Untold Stories: Youth Working at the Srebrenica Memorial Center

Photo: Ahmedin Đozić

Srebrenica Memorial Center strives to preserve the memory of genocide and combat its denial. Led by Dr. Emir Suljagić, the young team works tirelessly to show consequences and the scale of genocide that happened in Srebrenica and Eastern Bosnia to the whole world. A young volunteer from Visoko, Amina Žiga, has been part of the team for a year, even though she is not from Srebrenica. 

The Memorial Center in Srebrenica is becoming more and more relevant due to revisionist policies and genocide denial practices by politicians in Serbia and those from Republika Srpska. This became clearer after Valentin Inzko, the outgoing High Representative, passed the Law on the Prohibition of Genocide Denial in BiH.

The Memorial Center represents the fight for truth and justice by sharing stories from Srebrenica. Even the volunteers who work at the Memorial Center have their own stories and special connections to Srebrenica. Amina Žiga (24) is a prime example of such a volunteer. She decided to work at the Memorial Center even though she is not from Srebrenica. 

Ms. Žiga was born and raised in Visoko and completed her studies in International Relations and Diplomacy at the Faculty of Political Sciences in Sarajevo. After finishing her studies, she visited the Srebrenica Memorial Center for the first time and got acquainted with its work. Shortly after that, she started volunteering at the Memorial Center, and after that, she moved to Srebrenica.

“My wish was to move to Srebrenica, which I did. Srebrenica is a small community, and I was aware of the challenges I had to face. But despite that, I’m here. I have been living with the people of Srebrenica for less than a year, and I feel hospitality and generosity every day,” said Amina. 

Photo: Redžep Ustić

She had the opportunity to talk to young people from the Center, who also survived the genocide. The experiences and stories they shared with her were moving. They also awoke in her the desire to spread the truth and nurture a culture of remembrance. 

“Some of my colleagues are young people from Srebrenica and the surrounding area, which gives additional importance to the whole story. Most of them are optimistic people who see their future in Srebrenica and contribute to the growth and development of the community in which they live through their daily work,” said Amina. 

Amina added that she has seen the Memorial Center grow into a serious institution with its own website and publications. 

She is motivated by people who survived the genocide and contribute to preserving the truth through their work at the Memorial Center. She is most involved in the project “Truth, Dialogue, Future,” funded by the British Embassy. 

“Amina contributed to the” Truth, Dialogue, Future” project by verifying facts in research, assisting researchers, and contacting institutions and organizations involved in similar projects. Through her engagement, she developed a network of institutions working on similar issues, and she was always available to researchers for support, contributing to her team,” said Zlatan Hajlovac, an external associate of the Srebrenica Memorial Center.

In addition, Amina cherishes her extremely capable and talented colleagues and tries to learn as much as she can from them.  

“It is important that young people are involved in such projects because their energy and desire to work is a significant contribution to transitional justice and a culture of remembrance – especially when they can learn from more experienced colleagues. In my opinion, this combination is yielding results, and it is important to pass on the lessons of the Srebrenica genocide to future generations,” Hajlovac said.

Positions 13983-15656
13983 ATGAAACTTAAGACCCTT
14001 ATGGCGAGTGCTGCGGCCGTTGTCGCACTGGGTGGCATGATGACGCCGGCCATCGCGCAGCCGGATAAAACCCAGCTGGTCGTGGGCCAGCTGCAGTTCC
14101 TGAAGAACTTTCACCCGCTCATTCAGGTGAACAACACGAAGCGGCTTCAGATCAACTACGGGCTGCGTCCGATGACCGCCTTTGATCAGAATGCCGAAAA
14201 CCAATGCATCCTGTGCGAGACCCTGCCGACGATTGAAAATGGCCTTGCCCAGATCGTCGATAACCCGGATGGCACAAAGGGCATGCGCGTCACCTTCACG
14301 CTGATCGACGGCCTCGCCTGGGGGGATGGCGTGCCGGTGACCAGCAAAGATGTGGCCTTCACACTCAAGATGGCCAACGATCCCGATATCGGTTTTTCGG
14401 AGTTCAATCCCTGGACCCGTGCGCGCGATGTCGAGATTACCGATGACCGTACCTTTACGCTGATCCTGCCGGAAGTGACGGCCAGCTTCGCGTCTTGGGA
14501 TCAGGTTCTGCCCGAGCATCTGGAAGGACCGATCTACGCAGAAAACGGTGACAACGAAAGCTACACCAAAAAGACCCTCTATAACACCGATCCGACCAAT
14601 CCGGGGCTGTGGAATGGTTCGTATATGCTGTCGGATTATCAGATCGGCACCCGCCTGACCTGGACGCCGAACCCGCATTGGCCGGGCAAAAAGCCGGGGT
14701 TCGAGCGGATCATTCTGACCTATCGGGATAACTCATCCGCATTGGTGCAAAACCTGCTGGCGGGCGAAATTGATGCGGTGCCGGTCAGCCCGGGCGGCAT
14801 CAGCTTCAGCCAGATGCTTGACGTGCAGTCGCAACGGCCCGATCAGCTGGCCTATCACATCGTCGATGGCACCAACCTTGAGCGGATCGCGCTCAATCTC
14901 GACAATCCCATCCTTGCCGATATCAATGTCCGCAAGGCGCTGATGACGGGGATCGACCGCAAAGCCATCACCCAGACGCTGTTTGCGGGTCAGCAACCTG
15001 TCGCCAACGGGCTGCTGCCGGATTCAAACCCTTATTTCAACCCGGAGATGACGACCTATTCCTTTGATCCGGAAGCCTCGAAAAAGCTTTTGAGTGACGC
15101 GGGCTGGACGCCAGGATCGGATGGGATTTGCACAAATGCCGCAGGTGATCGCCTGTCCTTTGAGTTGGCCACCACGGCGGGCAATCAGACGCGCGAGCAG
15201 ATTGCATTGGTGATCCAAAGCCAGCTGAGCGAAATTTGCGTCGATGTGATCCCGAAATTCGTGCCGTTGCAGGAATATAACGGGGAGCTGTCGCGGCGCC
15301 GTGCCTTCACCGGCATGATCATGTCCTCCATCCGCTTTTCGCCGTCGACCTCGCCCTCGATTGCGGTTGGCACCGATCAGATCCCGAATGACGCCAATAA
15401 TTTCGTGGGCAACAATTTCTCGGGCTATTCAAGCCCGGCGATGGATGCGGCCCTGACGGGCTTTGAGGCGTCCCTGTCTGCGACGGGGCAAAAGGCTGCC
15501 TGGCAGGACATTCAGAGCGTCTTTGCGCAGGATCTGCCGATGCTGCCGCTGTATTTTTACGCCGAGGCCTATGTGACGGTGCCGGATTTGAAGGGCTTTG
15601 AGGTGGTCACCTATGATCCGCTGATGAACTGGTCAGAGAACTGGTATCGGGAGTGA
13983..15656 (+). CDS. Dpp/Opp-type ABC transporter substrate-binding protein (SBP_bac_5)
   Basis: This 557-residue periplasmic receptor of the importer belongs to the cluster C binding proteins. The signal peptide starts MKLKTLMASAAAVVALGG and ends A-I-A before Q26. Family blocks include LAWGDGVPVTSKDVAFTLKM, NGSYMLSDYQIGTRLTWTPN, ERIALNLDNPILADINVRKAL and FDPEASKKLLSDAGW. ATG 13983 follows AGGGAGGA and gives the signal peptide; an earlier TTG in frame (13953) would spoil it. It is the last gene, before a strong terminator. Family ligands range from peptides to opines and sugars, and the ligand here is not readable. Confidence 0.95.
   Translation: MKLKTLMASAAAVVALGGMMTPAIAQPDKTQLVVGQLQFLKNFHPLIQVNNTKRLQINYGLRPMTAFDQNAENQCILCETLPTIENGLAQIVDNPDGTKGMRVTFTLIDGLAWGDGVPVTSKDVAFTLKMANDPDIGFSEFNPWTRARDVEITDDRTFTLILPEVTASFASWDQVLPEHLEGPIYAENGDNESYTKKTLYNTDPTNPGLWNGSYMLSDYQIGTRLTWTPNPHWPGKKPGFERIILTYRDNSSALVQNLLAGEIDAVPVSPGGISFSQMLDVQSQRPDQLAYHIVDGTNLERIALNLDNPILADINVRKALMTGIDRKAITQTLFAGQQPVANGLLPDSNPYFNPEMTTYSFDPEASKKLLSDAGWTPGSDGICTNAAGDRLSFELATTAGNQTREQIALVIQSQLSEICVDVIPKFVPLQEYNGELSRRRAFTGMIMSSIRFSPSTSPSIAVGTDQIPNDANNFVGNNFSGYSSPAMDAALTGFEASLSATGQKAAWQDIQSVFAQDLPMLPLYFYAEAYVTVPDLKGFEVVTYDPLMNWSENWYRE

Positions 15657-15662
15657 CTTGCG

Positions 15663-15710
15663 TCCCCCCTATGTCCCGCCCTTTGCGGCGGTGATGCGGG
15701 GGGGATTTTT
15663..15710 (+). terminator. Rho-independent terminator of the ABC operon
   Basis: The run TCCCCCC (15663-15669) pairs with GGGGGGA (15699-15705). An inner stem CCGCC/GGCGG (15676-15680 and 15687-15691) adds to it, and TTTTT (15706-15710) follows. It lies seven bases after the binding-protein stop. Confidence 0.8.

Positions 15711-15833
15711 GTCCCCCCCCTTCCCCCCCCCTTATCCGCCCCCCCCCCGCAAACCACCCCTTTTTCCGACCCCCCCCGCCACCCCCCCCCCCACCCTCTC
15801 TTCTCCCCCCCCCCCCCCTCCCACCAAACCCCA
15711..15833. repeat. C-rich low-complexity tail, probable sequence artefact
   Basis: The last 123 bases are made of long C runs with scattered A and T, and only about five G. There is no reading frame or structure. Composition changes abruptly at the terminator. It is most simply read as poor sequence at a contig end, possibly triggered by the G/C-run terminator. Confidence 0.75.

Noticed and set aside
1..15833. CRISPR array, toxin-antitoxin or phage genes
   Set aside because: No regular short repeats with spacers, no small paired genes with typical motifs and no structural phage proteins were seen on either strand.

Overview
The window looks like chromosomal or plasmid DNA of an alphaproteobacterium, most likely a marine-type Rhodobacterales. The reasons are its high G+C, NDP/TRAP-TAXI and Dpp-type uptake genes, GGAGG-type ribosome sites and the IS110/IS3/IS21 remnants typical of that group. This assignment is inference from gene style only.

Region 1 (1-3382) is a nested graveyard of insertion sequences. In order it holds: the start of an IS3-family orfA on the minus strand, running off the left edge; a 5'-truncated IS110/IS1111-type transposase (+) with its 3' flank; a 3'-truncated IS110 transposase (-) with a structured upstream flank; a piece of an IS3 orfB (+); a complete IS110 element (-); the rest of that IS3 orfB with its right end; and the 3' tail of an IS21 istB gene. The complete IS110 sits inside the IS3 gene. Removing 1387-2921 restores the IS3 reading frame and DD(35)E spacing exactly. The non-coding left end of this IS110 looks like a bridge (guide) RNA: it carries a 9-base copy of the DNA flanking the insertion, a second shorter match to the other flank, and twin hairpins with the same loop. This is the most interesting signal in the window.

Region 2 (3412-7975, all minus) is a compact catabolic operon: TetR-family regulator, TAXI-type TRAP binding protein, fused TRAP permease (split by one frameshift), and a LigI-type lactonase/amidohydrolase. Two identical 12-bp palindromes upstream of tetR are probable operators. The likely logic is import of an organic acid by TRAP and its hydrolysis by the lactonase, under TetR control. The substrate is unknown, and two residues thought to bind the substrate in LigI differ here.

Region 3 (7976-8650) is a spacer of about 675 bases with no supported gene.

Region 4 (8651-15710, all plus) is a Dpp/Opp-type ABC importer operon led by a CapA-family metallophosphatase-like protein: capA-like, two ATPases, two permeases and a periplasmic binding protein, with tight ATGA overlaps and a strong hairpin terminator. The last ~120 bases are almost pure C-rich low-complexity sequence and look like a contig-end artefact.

The Memorial Center contributes to preserving the memory of everything that the people of Srebrenica went through, and they strive to be guardians of truth for the city. 

“I am more than satisfied with my engagement in the Memorial Center. I learn a lot through conversations with colleagues, whether they are for business or private. The productivity and progress I feel gives me extra motivation to learn, work, and contribute,” says Amina. 

She added that she is grateful to the Center for their quality program and how they monitor progress through daily encouragement and supervision. 

Amina does not see Srebrenica and the Memorial Center the same as before. Now, she understands everything that Srebrenica has to offer. She is grateful for the opportunity to work with the Center, which participates in many projects apart from the commemoration of the 11th of July. 

“Since I want to make the most of the opportunity that has been given to me, I am trying to help with several projects that my colleagues are currently working on,” says Amina.

Photo: Ahmedin Đozić

Working at the Memorial Center and living in Srebrenica is the right choice for her for now. What is most important for her is learning and contributing to the Memorial Center and Srebrenica. Even though life can be unpredictable, she doesn’t have any plans to leave for now. 

Amina says that many people are not fully aware of the extent of what happened in Srebrenica, which makes the existence of the Memorial Center even more important. 

“The Memorial Center is a fundamental institution for dealing with the culture of remembrance of genocide victims. It is not only important for young people, but also for all people who want to research and learn about what happened in Potočari,” says Amina.

Redžo is a Balkan Diskurs trained correspondent from Željezno Polje, near Žepče. He graduated in History and Bosnian Language at the Faculty of pedagogy in Bihać. Redžo is a member of the Youth journalism association (ONA u BiH) and writes for the Karike Magazine.

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